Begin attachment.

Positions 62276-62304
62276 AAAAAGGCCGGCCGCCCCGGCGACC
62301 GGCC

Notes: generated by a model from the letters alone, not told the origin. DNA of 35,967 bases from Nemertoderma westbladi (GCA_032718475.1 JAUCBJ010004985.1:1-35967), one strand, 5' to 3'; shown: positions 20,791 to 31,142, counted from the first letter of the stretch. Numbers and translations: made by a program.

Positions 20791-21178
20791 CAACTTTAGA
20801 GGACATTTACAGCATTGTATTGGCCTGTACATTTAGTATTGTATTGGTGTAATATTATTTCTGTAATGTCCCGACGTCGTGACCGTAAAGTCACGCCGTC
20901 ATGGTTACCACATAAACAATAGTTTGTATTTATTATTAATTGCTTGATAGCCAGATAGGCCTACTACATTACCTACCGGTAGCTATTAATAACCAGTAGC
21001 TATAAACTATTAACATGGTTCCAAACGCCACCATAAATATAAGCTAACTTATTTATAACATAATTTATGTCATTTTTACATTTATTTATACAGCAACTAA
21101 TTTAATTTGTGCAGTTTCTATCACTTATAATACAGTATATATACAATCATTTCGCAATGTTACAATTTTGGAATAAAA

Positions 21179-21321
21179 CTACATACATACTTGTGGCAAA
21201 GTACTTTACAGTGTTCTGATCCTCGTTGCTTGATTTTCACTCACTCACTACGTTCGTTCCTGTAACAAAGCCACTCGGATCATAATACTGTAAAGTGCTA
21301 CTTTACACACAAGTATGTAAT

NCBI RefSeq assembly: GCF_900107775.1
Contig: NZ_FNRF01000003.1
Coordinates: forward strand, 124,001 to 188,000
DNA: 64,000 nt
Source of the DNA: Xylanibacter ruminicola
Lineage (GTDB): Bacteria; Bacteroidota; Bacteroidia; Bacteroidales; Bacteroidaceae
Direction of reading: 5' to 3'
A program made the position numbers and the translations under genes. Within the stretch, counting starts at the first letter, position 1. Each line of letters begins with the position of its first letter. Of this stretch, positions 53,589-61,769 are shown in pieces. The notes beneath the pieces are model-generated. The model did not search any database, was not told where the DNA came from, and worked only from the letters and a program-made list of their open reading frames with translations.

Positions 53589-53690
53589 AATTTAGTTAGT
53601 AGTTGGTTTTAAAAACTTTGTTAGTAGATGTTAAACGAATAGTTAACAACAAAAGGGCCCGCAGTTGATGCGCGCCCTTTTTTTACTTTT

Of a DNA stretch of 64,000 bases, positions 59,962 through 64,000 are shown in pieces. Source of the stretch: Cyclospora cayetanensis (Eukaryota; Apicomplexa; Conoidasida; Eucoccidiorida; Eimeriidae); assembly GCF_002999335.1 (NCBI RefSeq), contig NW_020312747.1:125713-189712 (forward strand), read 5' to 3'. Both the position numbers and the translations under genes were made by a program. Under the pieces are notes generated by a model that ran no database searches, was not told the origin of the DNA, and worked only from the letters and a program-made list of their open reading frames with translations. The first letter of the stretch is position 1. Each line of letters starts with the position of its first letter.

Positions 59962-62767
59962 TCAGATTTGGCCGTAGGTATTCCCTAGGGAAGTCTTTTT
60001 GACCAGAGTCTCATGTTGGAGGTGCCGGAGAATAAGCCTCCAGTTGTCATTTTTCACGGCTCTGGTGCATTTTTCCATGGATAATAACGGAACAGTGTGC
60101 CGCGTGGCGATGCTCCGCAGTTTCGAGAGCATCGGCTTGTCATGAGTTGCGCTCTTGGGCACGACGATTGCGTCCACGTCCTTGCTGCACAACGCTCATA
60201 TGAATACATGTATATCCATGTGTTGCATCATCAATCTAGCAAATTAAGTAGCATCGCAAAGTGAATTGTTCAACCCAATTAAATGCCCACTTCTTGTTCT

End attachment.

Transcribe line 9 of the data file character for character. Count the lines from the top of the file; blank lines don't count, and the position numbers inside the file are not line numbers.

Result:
21001 TATAAACTATTAACATGGTTCCAAACGCCACCATAAATATAAGCTAACTTATTTATAACATAATTTATGTCATTTTTACATTTATTTATACAGCAACTAA